By syw on Jan 21, 2008
Pub. Date: November 28, 2006
I don't know if I read Michael Crichton for education or entertainment.
As I scanned the paperback section of the airport bookstore, "Clever," I thought. Michael Crichton's book occupied not one, but three, shelf spaces. The book has three different covers: same design of a monkey and bar code, different background colors of red, green, or white. It worked. I bought a copy.
And this is a usual page turner. Gerald the parrot is the most alive and memorable character. Other are all superficially developed and stereotyped. Then again, you read a Michael Crichton for education and entertainment, not for literature.
He strongly criticized the genetic industry as greedy, anarchical, predatory, and confused. The main point is ownership of genes — can people own genes like intellectual properties?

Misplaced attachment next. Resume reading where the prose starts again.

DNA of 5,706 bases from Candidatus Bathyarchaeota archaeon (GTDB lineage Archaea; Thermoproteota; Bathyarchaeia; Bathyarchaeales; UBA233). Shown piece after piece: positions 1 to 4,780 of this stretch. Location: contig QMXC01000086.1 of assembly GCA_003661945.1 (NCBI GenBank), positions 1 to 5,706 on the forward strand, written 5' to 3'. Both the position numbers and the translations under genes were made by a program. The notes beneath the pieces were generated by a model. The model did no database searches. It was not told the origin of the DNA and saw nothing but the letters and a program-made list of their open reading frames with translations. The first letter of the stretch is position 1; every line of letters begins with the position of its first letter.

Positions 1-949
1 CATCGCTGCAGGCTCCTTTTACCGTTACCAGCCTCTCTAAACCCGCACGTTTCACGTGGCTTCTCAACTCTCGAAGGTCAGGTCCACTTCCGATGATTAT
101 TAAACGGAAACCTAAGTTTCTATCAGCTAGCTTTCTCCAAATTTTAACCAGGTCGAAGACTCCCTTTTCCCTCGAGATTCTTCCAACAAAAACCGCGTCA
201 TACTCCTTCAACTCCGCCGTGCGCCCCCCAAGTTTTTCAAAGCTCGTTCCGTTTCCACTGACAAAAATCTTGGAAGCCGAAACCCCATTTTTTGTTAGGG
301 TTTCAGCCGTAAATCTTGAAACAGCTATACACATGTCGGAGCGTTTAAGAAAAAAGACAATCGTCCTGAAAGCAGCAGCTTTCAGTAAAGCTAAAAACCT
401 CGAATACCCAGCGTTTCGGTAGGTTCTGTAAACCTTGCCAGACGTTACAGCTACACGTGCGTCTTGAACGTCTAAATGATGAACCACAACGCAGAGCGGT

But I own my body and therefore all my genes, if genes can be owned. I then own half of my biological children's genes too. Unless there was a mutation, they are simply copies of my genes. In fact, biological parents together own all of children's genes.
Hold on. Grand-parents own parents' genes, by the same logic. When they die, their properties, including the genes, are inherited by their offspring. Uncles and aunts therefore own all cousins' genes together. If we pushed upward in the ancestry line, eventually, in legal sense, there is only one possible conclusion: the whole human population together owns the human genome.
This is fun then. If genes can be owned like properties, then genes must be owned by the entire human population, therefore genes cannot be owned by anyone. Without too much effort, one will reach the same conclusion for genes of any species.